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Title: Investigations into the mechanisms of growth of bloodborne tumour cells at sites of healing and regeneration
Author: Loizidou, Marilena Christou
ISNI:       0000 0001 3612 2534
Awarding Body: University of Southampton
Current Institution: University of Southampton
Date of Award: 1992
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The growth of bloodborne tumour cells in the liver was investigated using a partial hepatectomy (PH) model in rats. Two distinct tumour patterns were observed relating to the time interval between PH and tumour cell delivery. When tumour cells were introduced up to 2 days after PH, tumour grew as a mass at the excision scar; this was attributed to the facilitating effect of trauma on tumour growth. Later times of delivery (3-7 days after PH) gave rise to multiple internal and superficial tumour foci in the regenerating lobes, but no tumour mass at the scar; this was attributed to a facilitating effect of regeneration on tumour growth. Trapping experiments indicated a roughly uniform distribution of tumour cells throughout the liver. Therefore, the presence of tumour mass at the scar was not due to preferential trapping. Cell population studies showed that non-hepatocytes (mesenchymal and endothelial cells) proliferated maximally at 3 and 4 days after PH. Growth factor profiles revealed a peak of heparin binding growth factor at day 2, preceding the proliferation of non-hepatocytes. Non-hepatocytes were prepared from regenerating livers and characterised in vitro. Non-hepatocytes from livers at times of susceptibility to tumour growth in the parenchyma proliferated maximally in vitro. At other times such cells were quiescent. The proliferating population was characterised as fibroblastoid. The same highly proliferating cells significantly enhanced the growth of human colorectal cancer cells in an in vivo xenograft model. In conclusion, the enhanced tumour take at the scar and within the regenerating parenchyma were caused by distinct cellular mechanisms. Furthermore, there was a temporal relationship between the susceptibility of the regenerating liver to tumour growth, the production of growth factors and the appearance and behaviour of highly proliferating fibroblastoid cells, which was consistent with the participation of stromal elements in metastatic growth and with the microinjury hypothesis of metastasis.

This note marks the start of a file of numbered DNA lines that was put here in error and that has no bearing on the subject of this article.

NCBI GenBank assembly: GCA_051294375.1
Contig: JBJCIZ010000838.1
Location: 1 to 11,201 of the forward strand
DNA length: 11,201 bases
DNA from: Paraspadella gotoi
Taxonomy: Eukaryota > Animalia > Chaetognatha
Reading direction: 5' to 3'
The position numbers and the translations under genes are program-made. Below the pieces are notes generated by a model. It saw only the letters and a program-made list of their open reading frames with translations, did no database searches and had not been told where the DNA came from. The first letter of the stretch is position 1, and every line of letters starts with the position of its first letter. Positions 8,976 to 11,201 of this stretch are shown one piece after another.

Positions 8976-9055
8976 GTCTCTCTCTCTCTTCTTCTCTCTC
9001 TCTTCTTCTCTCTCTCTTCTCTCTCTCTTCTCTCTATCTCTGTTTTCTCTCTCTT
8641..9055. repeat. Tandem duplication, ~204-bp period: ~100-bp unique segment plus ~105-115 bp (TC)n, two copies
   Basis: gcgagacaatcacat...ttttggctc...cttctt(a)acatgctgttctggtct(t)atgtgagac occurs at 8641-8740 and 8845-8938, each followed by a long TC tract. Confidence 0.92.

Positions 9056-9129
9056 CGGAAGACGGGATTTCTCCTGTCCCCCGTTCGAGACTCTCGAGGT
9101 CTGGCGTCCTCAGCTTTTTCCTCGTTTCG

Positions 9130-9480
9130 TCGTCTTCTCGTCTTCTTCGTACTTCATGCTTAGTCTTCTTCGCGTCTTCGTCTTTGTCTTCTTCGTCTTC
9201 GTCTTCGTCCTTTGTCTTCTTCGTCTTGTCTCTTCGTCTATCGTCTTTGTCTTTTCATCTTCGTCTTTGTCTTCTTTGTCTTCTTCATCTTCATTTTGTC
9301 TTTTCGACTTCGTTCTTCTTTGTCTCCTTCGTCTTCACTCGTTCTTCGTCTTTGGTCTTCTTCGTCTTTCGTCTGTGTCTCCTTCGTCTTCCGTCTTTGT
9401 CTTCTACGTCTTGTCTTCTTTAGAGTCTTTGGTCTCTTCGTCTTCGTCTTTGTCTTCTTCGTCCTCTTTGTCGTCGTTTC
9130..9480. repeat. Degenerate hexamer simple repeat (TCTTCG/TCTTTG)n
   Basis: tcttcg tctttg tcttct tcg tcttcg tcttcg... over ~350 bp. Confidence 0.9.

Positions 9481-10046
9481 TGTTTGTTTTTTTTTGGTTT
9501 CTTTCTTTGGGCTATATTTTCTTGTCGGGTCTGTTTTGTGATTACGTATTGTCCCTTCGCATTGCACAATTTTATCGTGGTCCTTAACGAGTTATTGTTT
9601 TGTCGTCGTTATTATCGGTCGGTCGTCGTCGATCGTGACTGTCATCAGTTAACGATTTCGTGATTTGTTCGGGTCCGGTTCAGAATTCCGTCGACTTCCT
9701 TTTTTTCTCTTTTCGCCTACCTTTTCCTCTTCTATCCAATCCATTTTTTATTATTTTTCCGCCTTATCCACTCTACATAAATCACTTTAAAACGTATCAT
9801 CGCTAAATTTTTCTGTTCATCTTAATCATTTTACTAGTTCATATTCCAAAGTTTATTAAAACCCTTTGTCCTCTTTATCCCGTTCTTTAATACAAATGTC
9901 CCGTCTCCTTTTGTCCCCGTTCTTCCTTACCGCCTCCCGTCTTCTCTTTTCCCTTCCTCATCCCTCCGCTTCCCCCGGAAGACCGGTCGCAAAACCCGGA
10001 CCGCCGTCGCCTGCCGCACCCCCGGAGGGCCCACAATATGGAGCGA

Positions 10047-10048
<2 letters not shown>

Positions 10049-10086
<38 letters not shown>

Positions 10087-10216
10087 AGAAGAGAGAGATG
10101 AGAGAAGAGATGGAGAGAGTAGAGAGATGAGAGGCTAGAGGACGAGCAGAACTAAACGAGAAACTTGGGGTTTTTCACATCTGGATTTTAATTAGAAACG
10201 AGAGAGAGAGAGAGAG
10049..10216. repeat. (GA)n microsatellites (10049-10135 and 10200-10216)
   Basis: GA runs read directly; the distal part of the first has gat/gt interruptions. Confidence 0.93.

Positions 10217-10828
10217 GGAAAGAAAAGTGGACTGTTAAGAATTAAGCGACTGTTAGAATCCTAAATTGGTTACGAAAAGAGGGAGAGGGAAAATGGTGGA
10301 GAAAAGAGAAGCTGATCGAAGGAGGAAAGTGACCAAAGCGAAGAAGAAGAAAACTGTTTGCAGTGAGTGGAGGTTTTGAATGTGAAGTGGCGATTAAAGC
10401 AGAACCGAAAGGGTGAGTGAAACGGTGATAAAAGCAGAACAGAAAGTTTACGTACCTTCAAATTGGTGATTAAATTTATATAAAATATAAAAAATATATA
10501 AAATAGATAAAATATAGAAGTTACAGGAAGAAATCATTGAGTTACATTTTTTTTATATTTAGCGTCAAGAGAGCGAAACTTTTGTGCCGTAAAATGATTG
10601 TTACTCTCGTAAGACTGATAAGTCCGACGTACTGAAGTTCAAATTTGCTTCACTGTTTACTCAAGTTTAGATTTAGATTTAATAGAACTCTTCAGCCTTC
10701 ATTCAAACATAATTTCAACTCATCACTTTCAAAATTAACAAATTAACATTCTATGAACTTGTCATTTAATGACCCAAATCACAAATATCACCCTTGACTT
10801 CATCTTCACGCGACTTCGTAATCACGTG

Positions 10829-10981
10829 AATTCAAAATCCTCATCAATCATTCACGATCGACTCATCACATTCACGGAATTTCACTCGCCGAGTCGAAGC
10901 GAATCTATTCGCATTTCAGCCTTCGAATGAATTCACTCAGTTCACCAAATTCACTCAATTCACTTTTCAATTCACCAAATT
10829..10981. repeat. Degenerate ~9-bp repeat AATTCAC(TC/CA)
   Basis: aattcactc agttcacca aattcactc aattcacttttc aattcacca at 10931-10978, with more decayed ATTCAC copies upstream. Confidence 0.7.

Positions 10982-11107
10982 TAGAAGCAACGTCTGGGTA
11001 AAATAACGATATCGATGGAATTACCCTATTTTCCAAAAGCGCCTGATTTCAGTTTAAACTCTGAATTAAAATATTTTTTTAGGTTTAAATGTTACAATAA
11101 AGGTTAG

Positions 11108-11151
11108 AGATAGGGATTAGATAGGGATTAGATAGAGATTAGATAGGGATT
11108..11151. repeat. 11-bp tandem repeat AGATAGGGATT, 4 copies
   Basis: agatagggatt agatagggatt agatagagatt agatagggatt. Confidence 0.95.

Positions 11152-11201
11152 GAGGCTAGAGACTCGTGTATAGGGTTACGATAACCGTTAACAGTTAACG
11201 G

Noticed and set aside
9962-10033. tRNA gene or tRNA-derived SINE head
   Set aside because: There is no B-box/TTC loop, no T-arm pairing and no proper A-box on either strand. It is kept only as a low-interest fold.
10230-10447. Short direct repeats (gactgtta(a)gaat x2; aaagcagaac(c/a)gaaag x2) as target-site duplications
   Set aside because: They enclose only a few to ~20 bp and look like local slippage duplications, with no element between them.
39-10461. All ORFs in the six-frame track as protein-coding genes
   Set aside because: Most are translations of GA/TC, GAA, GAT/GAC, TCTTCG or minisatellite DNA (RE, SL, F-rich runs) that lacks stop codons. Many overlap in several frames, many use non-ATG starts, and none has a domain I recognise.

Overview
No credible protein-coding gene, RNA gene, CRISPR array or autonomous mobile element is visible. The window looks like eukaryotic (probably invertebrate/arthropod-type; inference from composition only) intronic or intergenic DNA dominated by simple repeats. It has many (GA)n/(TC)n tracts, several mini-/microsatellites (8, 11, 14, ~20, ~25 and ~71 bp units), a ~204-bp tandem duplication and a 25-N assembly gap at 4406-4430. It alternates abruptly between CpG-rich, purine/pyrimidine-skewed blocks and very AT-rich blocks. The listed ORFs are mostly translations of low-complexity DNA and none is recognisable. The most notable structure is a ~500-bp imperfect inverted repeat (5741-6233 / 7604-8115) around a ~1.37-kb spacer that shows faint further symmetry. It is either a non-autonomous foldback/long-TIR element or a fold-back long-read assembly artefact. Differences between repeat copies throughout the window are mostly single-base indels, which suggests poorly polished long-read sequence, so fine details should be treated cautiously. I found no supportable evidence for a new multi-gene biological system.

Supervisor: Not available Sponsor: Not available
Qualification Name: Thesis (Ph.D.) Qualification Level: Doctoral
EThOS ID:  DOI: Not available
Keywords: Medicine